Friday, October 27, 2006

Fasting May Boost Recovery from Spinal Cord Injury

Fasting may improve recovery from spinal cord injury, the New Scientist reported on Thursday on its website, quoting the result of a new rodent study.

Researchers at the University of British Columbia in Vancouver, Canada, created lesions in the spinal cords of a group of rats and injured rats, and fed them only on alternate days. After several months, the rats showed half the spinal cord damage compared with their normally fed counterparts.

Inspection of the rodents' spinal cords revealed that the lesions were 50 percent smaller in the fasting animals than the control animals. Over the course of the two months following the initial spinal injury, fasting rats showed slightly better improvement in their ability to complete a ladder-climbing task than their counterparts.

According to the report, other studies have shown that a calorie restricted diet started several months before an injury such as stroke can protect neurons from dying.

Researchers suspect that fasting helps because it dampens the body's immune system, causing fewer overzealous immune cells to reach the site of spinal injury and these cells sometimes block off the site of injury to such an extent that they prevent nerve regeneration.

Calorie restriction appears to make the cells in the spinal cord more sensitive to growth-promoting proteins.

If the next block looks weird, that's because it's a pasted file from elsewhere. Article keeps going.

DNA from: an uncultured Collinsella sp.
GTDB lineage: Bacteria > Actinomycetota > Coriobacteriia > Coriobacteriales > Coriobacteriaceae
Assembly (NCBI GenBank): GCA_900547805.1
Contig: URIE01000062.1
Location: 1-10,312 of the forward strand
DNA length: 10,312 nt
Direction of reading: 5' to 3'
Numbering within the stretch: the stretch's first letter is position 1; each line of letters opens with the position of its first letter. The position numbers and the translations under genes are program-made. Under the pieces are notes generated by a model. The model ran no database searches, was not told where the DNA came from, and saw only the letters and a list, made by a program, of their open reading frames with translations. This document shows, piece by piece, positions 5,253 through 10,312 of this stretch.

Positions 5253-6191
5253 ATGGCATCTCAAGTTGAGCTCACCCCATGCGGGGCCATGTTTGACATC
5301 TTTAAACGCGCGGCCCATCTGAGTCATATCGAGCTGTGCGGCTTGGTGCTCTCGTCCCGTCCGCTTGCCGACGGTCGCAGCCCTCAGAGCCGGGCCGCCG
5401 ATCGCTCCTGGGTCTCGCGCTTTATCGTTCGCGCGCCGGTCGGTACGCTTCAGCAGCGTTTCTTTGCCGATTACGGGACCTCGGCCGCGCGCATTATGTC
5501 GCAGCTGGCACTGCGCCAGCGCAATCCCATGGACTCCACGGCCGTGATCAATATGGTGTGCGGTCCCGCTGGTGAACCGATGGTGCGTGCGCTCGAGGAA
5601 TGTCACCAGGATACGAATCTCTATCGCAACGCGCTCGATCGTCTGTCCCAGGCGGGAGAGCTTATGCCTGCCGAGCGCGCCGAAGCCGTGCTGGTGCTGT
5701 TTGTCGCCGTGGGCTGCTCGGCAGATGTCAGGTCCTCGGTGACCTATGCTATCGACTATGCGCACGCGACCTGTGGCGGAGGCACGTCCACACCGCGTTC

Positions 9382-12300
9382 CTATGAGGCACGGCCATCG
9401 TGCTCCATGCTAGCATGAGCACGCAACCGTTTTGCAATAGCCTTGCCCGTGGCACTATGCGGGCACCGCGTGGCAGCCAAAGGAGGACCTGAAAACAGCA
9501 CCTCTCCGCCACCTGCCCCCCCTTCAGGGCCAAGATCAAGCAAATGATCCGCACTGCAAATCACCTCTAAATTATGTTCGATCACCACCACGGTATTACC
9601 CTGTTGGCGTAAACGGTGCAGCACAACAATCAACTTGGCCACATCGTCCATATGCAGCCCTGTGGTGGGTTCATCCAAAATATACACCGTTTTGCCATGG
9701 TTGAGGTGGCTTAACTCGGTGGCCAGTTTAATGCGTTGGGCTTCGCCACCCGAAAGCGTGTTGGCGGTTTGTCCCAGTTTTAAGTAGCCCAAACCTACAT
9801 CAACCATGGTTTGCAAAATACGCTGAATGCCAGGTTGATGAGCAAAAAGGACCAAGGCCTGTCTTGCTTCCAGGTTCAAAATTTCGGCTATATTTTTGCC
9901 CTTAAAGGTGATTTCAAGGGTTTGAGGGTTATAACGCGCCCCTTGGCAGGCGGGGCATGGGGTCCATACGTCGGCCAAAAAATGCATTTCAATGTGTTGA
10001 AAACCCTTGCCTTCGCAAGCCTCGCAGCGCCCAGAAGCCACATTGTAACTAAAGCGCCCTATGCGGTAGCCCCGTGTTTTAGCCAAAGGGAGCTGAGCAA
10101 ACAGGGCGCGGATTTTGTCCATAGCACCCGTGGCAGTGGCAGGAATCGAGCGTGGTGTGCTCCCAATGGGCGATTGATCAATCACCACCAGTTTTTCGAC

Spinal cord biopsies from the animals in the study showed that the cells of fasting rats had more functional copies of a receptor that responds to a chemical that boosts nerve growth.

The study findings may seem counterintuitive, since people who are sick are often encouraged to eat more to help their body heal.
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Wednesday, October 04, 2006

Whole Lotta Shakin' Goin' On

Body vibration therapy is helping people with spinal cord injuries build bone density and muscle tone.

Dayna Schultz looks as if there is an earthquake going on under her feet.

She stands ramrod-straight, teeth clenched, gripping a gray walker for support as her body shakes like a jackhammer, the walker every so often slipping off the side of the large metal plate she is on.

Yet for all the motion, Schultz, 19, of Morris, Minn., is calm. The vibrations she experiences aren't the result of seismic shifting. They're part of a therapy called whole body vibration.

The Rehabilitation Institute of Michigan is using it to help increase bone density, reduce spasms and build muscle tone in people who have suffered spinal cord injuries.

Madonna and members of the Detroit Lions are proponents, too.

High-frequency vibration for fitness now is being marketed and used as a way to help everyday athletes become more fit as well as for injury recovery programs like the one at the Rehabilitation Institute of Michigan, which uses a machine called the Wave. Some fitness centers across the country are starting to offer whole body vibration machines; a popular version is called the PowerPlate.

The machines used in whole body vibration look somewhat like StairMasters -- with a large metal plate where the steps would be. You stand on the plate and select a frequency and a segment time (usually from 30 to 60 seconds); the plate vibrates, causing your muscles to contract. That's supposed to lead to better circulation, fewer spasms and increased bone density. Users can also do basic moves like calf raises, squats, push-ups or sit-ups to work different body parts.